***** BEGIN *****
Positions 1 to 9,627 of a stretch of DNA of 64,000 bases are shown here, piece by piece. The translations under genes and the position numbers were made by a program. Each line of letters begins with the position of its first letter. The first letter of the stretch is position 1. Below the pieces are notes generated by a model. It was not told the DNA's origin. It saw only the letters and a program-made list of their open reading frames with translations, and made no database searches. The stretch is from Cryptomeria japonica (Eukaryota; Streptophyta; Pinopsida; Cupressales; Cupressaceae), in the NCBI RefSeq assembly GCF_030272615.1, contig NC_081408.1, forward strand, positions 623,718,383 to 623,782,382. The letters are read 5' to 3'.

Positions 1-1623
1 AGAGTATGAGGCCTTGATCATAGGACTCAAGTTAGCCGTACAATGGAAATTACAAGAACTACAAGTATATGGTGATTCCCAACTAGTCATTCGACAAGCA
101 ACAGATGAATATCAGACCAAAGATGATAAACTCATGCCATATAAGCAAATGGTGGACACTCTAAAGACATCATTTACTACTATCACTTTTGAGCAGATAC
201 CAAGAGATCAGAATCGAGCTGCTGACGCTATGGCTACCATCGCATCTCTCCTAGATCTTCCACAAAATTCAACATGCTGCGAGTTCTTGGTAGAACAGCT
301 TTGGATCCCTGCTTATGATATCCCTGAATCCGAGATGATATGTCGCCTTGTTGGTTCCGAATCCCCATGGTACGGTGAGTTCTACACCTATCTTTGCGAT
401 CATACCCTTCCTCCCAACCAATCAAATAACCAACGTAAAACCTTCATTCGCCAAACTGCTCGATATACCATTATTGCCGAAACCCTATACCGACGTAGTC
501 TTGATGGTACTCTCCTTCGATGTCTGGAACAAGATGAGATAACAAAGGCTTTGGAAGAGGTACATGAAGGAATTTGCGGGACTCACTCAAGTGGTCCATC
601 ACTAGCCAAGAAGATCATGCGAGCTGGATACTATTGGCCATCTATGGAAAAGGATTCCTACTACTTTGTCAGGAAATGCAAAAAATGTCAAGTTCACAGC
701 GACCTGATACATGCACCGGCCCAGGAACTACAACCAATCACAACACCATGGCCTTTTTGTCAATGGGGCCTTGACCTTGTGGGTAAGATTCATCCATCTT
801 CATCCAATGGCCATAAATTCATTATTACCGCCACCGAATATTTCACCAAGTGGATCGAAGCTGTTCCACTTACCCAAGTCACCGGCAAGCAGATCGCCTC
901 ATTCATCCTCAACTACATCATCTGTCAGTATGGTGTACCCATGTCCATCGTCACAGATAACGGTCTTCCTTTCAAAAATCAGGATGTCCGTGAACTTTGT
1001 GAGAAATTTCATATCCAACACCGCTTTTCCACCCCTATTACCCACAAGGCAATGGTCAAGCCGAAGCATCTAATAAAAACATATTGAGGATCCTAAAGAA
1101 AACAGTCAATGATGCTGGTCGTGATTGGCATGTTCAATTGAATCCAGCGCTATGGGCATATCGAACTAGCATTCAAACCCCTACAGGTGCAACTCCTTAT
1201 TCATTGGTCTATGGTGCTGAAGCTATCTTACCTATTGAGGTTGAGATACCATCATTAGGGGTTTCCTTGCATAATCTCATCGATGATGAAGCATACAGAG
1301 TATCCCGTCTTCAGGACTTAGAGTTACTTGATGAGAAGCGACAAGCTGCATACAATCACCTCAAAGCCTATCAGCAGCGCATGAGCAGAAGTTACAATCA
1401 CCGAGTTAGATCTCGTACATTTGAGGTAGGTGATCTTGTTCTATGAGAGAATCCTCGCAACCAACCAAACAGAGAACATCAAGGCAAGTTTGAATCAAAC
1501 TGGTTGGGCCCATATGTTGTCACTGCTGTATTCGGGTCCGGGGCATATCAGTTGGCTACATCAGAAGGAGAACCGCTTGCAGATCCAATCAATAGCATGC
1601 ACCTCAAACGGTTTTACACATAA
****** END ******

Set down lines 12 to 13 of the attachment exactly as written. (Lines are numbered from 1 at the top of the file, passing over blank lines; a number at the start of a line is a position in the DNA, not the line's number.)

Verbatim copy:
901 ATTCATCCTCAACTACATCATCTGTCAGTATGGTGTACCCATGTCCATCGTCACAGATAACGGTCTTCCTTTCAAAAATCAGGATGTCCGTGAACTTTGT
1001 GAGAAATTTCATATCCAACACCGCTTTTCCACCCCTATTACCCACAAGGCAATGGTCAAGCCGAAGCATCTAATAAAAACATATTGAGGATCCTAAAGAA